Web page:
Do you have a file cabinet full of old bank statements and pay stubs?
Chances are, you've let them accumulate in part because you're not sure what to save and what to toss. Some papers are vitally important -- especially tax-related papers and documents that are hard to replace -- and some aren't. But how do you know the difference?
"The first thing I tell people is to recycle anything that doesn't have their name on it," says June Walker, author of Self-Employed Tax Solutions and an accountant in Santa Fe, New Mexico. "That's a start."
It gets more complicated from there, however. Here's how to figure out what to keep and what to shred:
The IRS can demand to see records as far as six years back. So it's best to keep tax returns and any supporting documentation -- such as W-2 and 1099 forms, brokerage statements and real estate closing papers -- for at least seven years after the last time the documented items affected your return.
Walker recommends making a folder each for income, expenses and deductions. Throughout the year, file the appropriate paperwork in each folder. Once you've filed your taxes, consolidate that year's files into an annual tax folder. As you get your system up to speed, you can add ongoing folders for your house and vehicles.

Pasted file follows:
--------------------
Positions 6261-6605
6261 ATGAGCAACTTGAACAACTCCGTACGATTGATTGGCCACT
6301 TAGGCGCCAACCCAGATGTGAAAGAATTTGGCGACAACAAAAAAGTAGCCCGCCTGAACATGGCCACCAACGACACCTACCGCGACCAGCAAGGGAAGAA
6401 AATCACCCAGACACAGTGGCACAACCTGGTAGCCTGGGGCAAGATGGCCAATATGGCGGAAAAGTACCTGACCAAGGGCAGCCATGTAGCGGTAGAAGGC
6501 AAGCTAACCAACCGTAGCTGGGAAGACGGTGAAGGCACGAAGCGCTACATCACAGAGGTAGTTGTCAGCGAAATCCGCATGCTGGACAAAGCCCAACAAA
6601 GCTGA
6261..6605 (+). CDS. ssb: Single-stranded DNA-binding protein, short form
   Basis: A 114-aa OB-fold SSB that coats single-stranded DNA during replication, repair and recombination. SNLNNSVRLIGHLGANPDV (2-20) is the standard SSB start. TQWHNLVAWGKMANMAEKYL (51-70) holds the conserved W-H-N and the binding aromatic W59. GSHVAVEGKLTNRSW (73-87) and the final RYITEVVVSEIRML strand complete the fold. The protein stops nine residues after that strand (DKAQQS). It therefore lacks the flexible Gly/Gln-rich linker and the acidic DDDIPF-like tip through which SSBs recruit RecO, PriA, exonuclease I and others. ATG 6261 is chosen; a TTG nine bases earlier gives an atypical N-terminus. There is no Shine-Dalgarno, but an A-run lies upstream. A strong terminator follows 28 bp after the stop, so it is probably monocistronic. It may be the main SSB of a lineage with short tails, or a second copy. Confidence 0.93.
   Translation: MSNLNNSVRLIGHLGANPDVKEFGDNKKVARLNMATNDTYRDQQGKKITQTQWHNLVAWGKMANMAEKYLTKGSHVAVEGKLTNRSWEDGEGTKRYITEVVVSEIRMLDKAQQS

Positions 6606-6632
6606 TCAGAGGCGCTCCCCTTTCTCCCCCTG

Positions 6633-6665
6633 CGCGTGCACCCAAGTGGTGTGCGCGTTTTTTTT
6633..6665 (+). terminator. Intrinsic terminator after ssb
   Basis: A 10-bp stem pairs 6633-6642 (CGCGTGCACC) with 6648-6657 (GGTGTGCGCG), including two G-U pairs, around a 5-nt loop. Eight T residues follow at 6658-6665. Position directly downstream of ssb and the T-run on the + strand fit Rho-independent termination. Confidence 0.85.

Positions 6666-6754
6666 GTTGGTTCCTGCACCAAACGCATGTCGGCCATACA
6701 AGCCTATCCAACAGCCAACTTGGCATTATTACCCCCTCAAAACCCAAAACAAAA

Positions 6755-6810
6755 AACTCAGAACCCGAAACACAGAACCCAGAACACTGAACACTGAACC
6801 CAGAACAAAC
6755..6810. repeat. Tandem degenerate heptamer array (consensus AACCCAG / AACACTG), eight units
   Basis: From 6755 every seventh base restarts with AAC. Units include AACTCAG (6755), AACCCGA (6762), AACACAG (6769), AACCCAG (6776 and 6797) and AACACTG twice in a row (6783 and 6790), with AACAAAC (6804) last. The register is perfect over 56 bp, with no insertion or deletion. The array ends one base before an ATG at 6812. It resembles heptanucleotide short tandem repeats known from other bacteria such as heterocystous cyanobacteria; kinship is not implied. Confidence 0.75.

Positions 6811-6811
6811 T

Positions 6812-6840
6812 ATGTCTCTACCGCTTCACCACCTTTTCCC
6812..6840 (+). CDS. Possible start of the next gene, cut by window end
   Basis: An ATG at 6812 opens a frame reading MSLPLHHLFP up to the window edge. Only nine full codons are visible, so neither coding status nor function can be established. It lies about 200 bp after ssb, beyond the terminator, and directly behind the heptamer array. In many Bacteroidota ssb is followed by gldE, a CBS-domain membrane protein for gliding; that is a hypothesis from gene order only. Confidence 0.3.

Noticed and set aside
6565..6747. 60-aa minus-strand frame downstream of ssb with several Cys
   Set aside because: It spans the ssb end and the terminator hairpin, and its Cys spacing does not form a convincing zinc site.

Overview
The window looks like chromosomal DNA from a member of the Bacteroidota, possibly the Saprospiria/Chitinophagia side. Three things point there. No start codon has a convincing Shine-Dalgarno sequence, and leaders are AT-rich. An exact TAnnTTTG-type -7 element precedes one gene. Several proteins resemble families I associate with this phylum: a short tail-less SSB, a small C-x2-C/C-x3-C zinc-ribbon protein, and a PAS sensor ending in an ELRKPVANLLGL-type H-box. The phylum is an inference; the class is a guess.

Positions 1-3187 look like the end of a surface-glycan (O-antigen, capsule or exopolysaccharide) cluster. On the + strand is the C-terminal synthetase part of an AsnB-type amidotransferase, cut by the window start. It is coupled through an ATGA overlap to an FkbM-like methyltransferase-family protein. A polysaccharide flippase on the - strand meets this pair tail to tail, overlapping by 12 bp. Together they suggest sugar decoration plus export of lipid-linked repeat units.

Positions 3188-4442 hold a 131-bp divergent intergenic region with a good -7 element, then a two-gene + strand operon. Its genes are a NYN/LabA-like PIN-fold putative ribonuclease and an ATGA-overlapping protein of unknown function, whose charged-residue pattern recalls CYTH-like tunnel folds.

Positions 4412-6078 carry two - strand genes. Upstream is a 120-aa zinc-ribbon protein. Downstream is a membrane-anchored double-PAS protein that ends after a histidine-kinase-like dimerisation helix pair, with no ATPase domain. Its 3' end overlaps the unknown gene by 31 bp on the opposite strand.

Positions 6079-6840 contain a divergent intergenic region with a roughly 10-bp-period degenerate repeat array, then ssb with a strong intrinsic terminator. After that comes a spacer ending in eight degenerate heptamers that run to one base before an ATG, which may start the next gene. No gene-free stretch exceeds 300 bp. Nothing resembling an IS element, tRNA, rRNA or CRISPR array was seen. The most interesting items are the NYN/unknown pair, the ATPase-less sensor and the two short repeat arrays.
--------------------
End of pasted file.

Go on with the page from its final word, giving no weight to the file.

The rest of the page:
Lacking documentation when the IRS comes knocking can lead to enormous headaches and unnecessary expense. Helen O'Planick, a tax professional in Manchester, Penn., recently worked with a salesman client who threw out his 2004 driving log -- and then got audited. The client's former employer wouldn't allow him access to old files containing the information he needed to reconstruct his records.
"He tried everything," says O'Planick, "but in the end he paid an extra $5,000, and the ordeal took up a lot of his time."